Cholesterol—the Big Bad of heart disease—can actually be a Good Thing. For starters, you need cholesterol. This essential soft, waxy substance is found not only in your bloodstream, but in every cell in your body, where it works to produce hormones such as estrogen and testosterone, vitamin D, cell membranes, and bile acids that help you digest fat. Cholesterol even helps in the formation of memories and is crucial for neurological function.
If you can read this, thank your cholesterol!
But cholesterol can also cause damage, if you have the wrong kind. And there’s a surprising reason why you may have the wrong kind.
Good Cholesterol vs. Bad Cholesterol
High-density lipoprotein or HDL is considered “good” cholesterol because it removes “bad” cholesterol from your circulation and artery walls, returning it to the liver for excretion, which can help prevent heart disease.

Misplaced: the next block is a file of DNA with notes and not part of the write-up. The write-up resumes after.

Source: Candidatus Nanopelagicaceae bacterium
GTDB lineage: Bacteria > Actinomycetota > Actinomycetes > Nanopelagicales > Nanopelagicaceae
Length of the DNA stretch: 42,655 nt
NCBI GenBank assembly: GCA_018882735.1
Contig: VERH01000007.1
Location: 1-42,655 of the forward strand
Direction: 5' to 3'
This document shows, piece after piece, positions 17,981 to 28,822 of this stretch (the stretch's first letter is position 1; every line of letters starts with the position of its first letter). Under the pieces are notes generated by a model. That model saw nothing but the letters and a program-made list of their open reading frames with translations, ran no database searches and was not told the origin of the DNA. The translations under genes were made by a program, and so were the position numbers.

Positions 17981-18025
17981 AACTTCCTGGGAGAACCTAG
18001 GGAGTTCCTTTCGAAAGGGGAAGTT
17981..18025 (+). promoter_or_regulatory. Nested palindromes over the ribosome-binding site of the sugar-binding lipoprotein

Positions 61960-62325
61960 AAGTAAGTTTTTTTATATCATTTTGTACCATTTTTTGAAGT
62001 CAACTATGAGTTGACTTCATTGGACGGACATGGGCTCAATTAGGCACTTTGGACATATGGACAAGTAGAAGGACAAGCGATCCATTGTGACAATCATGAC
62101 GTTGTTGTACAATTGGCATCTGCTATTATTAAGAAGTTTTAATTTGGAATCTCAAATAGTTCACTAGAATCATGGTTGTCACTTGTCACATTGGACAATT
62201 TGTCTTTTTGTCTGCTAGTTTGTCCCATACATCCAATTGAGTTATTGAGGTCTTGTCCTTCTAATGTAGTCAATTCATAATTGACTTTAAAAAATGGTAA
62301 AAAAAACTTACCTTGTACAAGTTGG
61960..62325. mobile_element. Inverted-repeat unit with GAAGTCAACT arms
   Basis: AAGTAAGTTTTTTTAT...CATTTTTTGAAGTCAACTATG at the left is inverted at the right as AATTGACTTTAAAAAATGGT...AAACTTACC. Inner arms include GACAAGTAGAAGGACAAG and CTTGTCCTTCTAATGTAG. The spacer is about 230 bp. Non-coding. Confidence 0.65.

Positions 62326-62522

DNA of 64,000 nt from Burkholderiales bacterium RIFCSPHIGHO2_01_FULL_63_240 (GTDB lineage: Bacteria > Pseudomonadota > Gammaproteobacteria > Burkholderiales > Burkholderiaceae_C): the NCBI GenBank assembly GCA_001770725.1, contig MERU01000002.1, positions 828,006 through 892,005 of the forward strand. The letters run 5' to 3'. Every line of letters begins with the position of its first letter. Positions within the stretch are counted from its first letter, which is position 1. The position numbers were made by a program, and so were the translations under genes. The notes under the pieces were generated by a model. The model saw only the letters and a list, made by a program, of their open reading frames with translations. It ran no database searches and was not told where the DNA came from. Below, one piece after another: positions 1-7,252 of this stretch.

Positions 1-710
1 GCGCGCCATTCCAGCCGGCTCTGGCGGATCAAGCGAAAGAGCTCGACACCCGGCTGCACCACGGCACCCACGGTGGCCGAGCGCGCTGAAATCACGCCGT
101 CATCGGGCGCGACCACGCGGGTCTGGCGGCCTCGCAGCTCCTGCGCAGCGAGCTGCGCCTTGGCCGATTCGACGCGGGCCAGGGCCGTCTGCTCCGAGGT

Low-density lipoprotein or LDL is considered “bad” cholesterol since it circulates in your blood and may build up in your arteries, eventually forming plaque that narrows your arteries and makes them less flexible (a condition called atherosclerosis). If a clot forms in a narrowed artery that leads to your heart or brain, you could suffer a heart attack or stroke.